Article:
Every parent wants what’s best for their child – that goes without saying, but sometimes it can be confusing to figure out exactly what that means.
You want your child to be confident – but you don’t want them to be prideful.
You want them to feel good about themselves – but you also want them to be humble and exercise humility.
Balance is the key to success in helping your kids achieve a healthy level of confidence. When you’re trying to figure out exactly how much praise you should offer or what kind of reward system you should teach them about, keep in mind that excess in either direction can create undesirable results.
It’s also important to remember that children are always challenging, evolving and growing.
What may work for them one day, may not work for them the next day.
Being flexible, compassionate and understanding will help your child adjust to the challenges of growing and it can teach them, through modeling behavior, valuable lessons of patience and kindness.
Give them room to learn and grow
No one likes to see a child become upset or frustrated.
When we see a child cry, our natural instinct is to offer comfort and do everything we can to prevent them that pain in the future.
It’s perfectly natural and ok to express this type of compassion, but it can become unhealthy when it interferes with a child’s ability to learn lessons.
Most of us were taught that negative emotions like pain, sadness, fear and anger were not ok. We were sheltered from it and even sometimes punished for expressing those emotions.
Despite what we were taught, however, it’s important to learn how to experience and express every emotion – even the negative ones.
One of the greatest ways you can boost confidence in your children, is to help them understand that negative feelings are ok to experience.
Rather than try to prevent or distract them from negative feelings, teach them how to feel them fully and express them in healthy ways.
By giving them this opportunity, you are giving them the freedom to feel confident with every emotion they’ll experience as they grow older.
Encourage decision making
Decision making is an important step in building how to be more confident.
When your child is able to make decisions for themselves, they will begin to feel confidence with their judgements.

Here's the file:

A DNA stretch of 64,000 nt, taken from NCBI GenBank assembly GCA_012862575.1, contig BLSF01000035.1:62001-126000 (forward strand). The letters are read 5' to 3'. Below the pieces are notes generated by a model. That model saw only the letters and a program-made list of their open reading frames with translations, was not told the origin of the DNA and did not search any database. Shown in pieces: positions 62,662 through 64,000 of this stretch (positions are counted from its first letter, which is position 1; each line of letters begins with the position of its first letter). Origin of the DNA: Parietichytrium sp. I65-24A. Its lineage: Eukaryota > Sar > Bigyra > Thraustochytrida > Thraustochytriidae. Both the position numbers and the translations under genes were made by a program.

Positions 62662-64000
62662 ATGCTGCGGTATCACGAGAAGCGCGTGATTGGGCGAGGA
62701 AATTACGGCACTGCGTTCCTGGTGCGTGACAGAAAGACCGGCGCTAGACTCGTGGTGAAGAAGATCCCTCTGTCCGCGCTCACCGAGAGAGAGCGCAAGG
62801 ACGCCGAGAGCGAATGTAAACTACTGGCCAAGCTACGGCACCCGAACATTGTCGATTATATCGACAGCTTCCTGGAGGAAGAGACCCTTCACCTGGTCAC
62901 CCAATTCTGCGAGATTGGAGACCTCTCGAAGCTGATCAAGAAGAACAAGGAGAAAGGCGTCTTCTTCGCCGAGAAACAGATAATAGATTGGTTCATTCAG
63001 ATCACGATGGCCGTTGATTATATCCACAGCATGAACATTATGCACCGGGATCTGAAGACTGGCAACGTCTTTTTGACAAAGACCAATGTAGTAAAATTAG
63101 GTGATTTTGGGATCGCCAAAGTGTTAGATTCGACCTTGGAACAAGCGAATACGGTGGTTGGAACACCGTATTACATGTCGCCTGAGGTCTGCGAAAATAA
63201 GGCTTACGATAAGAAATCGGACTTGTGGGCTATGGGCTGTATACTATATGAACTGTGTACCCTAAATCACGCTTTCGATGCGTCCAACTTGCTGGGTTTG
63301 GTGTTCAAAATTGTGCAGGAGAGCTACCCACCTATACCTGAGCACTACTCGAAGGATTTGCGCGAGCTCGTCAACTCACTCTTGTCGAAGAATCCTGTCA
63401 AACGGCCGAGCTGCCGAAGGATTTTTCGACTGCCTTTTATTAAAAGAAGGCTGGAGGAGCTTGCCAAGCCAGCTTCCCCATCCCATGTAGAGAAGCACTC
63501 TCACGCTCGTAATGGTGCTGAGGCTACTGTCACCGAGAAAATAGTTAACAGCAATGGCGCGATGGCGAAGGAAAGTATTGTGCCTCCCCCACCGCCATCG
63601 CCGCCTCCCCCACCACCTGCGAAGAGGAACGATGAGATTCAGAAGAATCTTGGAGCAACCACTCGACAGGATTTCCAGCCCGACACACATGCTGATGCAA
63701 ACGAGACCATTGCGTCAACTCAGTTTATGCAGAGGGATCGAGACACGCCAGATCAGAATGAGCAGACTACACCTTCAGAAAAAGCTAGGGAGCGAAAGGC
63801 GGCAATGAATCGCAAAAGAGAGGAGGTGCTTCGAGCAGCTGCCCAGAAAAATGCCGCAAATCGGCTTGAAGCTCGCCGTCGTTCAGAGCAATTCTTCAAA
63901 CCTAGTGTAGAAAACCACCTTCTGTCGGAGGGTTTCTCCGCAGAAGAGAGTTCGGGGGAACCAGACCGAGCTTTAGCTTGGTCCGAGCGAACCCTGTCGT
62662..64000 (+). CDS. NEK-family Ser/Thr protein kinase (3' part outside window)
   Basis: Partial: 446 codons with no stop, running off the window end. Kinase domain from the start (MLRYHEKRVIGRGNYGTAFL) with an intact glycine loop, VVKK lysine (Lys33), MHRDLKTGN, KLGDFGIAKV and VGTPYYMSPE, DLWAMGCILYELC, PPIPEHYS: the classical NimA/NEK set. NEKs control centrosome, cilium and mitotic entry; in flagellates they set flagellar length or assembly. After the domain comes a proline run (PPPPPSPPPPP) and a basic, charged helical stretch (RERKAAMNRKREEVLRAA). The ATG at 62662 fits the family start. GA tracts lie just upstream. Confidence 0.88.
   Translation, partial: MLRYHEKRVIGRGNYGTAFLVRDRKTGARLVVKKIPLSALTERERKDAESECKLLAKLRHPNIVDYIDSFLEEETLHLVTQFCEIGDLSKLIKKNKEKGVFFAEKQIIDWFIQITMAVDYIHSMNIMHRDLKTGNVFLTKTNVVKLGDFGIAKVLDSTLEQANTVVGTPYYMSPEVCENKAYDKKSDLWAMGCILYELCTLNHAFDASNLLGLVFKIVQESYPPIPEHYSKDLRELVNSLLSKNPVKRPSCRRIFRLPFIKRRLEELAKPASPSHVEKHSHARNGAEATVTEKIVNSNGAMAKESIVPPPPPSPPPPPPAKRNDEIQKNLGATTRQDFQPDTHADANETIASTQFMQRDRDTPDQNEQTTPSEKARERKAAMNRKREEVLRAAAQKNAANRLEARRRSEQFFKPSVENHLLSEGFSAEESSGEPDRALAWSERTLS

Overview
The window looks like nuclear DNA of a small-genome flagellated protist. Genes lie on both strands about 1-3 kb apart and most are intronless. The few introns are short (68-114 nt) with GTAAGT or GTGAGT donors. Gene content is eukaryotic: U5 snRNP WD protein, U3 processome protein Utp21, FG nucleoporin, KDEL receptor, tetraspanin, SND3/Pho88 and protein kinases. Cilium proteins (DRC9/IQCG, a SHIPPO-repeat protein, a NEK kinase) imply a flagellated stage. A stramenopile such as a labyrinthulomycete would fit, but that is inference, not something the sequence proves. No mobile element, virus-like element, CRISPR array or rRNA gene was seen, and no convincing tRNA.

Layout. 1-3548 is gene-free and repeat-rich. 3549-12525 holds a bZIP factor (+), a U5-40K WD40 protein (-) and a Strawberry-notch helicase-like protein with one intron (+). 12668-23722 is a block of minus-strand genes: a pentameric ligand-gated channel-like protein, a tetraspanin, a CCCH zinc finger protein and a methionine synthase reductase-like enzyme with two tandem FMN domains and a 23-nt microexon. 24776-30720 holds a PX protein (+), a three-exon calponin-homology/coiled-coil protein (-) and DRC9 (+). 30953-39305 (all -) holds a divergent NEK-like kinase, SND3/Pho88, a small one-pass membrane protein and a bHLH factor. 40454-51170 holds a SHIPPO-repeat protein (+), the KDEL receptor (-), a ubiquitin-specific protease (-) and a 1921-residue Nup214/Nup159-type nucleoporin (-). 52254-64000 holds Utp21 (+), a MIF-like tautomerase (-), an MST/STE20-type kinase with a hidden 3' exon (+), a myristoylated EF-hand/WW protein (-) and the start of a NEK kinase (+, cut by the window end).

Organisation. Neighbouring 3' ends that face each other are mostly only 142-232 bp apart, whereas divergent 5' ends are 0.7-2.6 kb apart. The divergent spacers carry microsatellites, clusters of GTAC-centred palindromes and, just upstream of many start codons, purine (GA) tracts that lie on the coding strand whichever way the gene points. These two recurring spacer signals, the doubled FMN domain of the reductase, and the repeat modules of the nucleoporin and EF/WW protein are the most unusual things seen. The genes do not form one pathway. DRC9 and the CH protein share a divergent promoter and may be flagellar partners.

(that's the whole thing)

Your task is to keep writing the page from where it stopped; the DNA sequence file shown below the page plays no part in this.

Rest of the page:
Again, balance is important, so be sure to set strong boundaries when giving your child choices, but also encourage them to choose without your input.
The reality is, a child’s brain simply isn’t wired for great judgement. Giving them the opportunity to grow in their decision making skills, but in a safe space that won’t have extreme consequences is the best way to help them build their confidence.
Just like adults, children can become overwhelmed by too many choices.
You may have heard of the term “paradox of choice,” which means that too many choices can actually inhibit our ability to make any choice at all. Try giving your child a few things to choose from, rather than leaving their decisions open ended.
For example, when they want a snack, instead of asking “what do you want,” you could ask “between carrots, applesauce or celery and peanut butter, which would you like to have?”
Allow them the opportunity to solve their own problems
It’s difficult to watch our children struggle with a problem that we can easily solve for them.
We have the answers and sometimes we just want to give it to them.
By letting children brainstorm their own solutions, you can help foster self confidence.
It may not be easy to do at first, but when tension arises between your child and their friends or siblings, rather than swoop in and correct the behavior, instead ask your child what they think some solutions could be.
The key here is to of course encourage healthy problem solving, but to let your child create those solutions themselves.
The next time your child runs into an issue with a playmate and comes crying to you and telling you about it.
Instead of correcting the problem, simply ask your child, “Can you think of some ways this problem could be solved?”
You might be surprised at some of the sweet and empathic answers your child gives.
Support acts of kindness
In both children and adults, confidence is encouraged by acts of kindness.
We feel good about ourselves when we do good for others.
Think of the last time you volunteered or maybe even just helped someone less fortunate than you in a small way.
You probably felt positive about yourself and the world and children aren’t immune to that experience.
You can always encourage kindness in children on a daily basis. From supporting their decisions to share or comfort other kids, to rewarding them for kind behavior, creating an environment that encourages kind behavior will also build confidence.
To really empower your children, schedule in time for your entire family to be involved in volunteer activities.
- Some families choose to spend part of Thanksgiving serving food at homeless shelters.
- Other families work on the weekends to pick up litter in their neighborhood.
However big or small, spending time together as a family in acts of kindness will teach your children incredibly powerful and positive things about themselves and the world around them.